FA Cup Fifth Round
Goodison Park, Liverpool
Match Rating: 4
After a happily very rare Saturday without a game last weekend thanks to the big freeze, today I took advantage of the excellent "Great Escape" ticket from the train company London Midland, which meant a trip from London to Liverpool and back would cost just £9.90, as well as reduced ticket prices for an attractive looking FA Cup tie at a ground that I have been wanting to visit for many a year.
There are a couple of options for reaching Goodison Park by public transport. A soccerbus operates from Sandhills rail station, however wishing to avoid the crush that would inevitably accompany the buses particularly after the game, I opted instead to alight at Kirkdale rail station, which is about a fifteen minute walk from Goodison Park. The ground is certainly something of a throwback to former times, an all too rare and refreshing change from the many modern identikit top flight stadia. Closely packed to neighbouring terrace streets, the main stand is of a double decker variety, with a large "top balcony" perched about a two tier stand - it is impressive in terms of its size, has character but is somewhat tired and dated. I selected a ticket in the top balcony, and whilst it offered an excellent "birds-eye" view, and on entering the stand one can look out over Stanley Park and Anfield in the distance, the wooden seats were uncomfortable, legroom was minimal and a large pillar obstructed my view. On the opposite side and behind the goal to the left of the main stand are two tier stands joined together, again with many obstructing pillars, but again they have character which made them quite endearing. Behind the remaining goal is the one modern stand in the ground, a large single tier affair. The programme was fairly average for a Premier League club, unspectacular but with a decent amount of interesting reading material and a pleasingly low proportion of adverts.
Today's match would be between two teams in good recent form. As has become fairly typical in recent seasons - and even less surprising given the lack of investment in the first team last summer - Everton had a slow start to the season, stuck firmly in or just below mid table all season, but are unbeaten in their last six games, winning three of those, and have only lost twice in their last thirteen games and find themselves in tenth place in the Premier League. To reach this stage, they overcame non-league Tamworth 2-0 and then Premier League Fulham 2-1, both games at Goodison Park.Having been relegated from the Premier League last season - coming much, much close than most had predicted to surviving, Blackpool are gathering pace nicely for a return to the top flight. Having been outside the play-off places almost all season, they entered them at the beginning of this month and are now in fourth place in the Championship, having been unbeaten in their last seven games, winning five of those games. To reach this stage, Blackpool comfortably saw off neighbours Fleetwood in round three, and then Sheffield Wednesday after a replay. A glance at the team sheets showed where the priorities lie for each manager. David Moyes selected pretty much a full strength team for Everton from the players he had available, whilst Ian Holloway chose to make seven changes from the Blackpool side that had beaten Doncaster in the league in midweek.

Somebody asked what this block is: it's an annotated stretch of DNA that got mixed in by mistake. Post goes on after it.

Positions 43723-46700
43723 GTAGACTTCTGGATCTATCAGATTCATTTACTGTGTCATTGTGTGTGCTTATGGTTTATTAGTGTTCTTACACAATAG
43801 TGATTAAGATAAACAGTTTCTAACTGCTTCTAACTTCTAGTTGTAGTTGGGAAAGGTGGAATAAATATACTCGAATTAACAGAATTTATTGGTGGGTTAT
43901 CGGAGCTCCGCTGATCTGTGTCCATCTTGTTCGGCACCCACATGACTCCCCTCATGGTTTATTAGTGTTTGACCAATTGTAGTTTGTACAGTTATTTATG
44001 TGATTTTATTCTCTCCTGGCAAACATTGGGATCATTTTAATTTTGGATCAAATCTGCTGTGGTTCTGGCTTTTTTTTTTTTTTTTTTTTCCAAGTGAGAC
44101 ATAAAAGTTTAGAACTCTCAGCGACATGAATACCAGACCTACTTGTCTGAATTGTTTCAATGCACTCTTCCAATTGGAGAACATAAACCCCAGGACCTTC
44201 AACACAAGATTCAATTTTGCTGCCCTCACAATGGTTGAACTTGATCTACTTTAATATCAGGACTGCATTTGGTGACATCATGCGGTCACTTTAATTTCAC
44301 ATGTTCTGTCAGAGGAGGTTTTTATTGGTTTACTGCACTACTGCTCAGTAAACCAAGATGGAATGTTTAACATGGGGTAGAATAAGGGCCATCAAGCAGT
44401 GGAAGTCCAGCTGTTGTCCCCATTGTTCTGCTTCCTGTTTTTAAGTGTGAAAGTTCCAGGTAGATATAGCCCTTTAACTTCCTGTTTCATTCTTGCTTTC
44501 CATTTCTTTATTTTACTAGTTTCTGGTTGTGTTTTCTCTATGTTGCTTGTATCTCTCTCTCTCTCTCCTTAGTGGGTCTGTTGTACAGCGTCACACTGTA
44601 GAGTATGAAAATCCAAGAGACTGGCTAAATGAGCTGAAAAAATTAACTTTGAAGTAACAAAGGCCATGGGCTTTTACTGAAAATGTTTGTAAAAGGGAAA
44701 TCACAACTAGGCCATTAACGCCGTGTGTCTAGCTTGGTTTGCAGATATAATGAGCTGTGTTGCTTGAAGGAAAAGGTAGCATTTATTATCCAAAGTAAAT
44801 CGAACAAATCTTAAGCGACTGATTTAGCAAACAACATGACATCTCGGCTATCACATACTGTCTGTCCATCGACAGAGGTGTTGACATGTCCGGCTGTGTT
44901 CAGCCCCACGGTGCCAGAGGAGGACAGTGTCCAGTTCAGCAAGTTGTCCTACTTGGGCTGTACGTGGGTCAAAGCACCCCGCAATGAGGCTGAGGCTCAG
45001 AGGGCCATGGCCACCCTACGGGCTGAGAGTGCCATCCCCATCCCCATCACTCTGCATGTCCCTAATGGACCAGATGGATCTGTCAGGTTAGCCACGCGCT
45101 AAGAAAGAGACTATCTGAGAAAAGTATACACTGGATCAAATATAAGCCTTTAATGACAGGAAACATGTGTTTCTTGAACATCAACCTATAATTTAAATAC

The game certainly had an explosive start, as the home side went in front with less than a minute on the clock.Magaye Gueye swung a cross into the box, which Marouane Felliani controlled before layng the ball off to Royston Drenthe, who fired in a powerful, controlled shot just out of the reach of the keeper and into the net. Just five minutes later and it looked like a tough task for Blackpool had already become mission impossible, when Drenthe's corner was flicked on and landed at the feet of Denis Stracqualursi a few yards out, who fired home at the second attempt. One feared this might have killed the game, with the higher ranked side at home two goals to the good with just six minutes on the clock, however nothing could be further from the truth. Whilst rarely threatening to score, Blackpool played some good football, whilst Everton continued to play with plenty of attacking endeavour.
In the second half, Blackpool continued to give a good account of themselves, again rarely looking like scoring , although Everton missed golden chance after golden chance to extend their lead. In the final stages, it was Blackpool though who came agonisingly close to scoring on three occasions.Lomana Tresor Lua Lua had a powerful shot tipped onto the post by Tim Howard, Kevin Phillips saw a wonderful free kick hit the corner of crossbar and post, and in added on time at the end of the game, Blackpool were awarded a soft looking penalty for a push, but Phillips put his shot well over the bar. So a deserved victory for the home side, with it always pleasing to see the club taking an FA Cup tie the more seriously rewarded with progression.
Video Highlights at http://www.youtube.com/watch?v=T0ESFJE7shA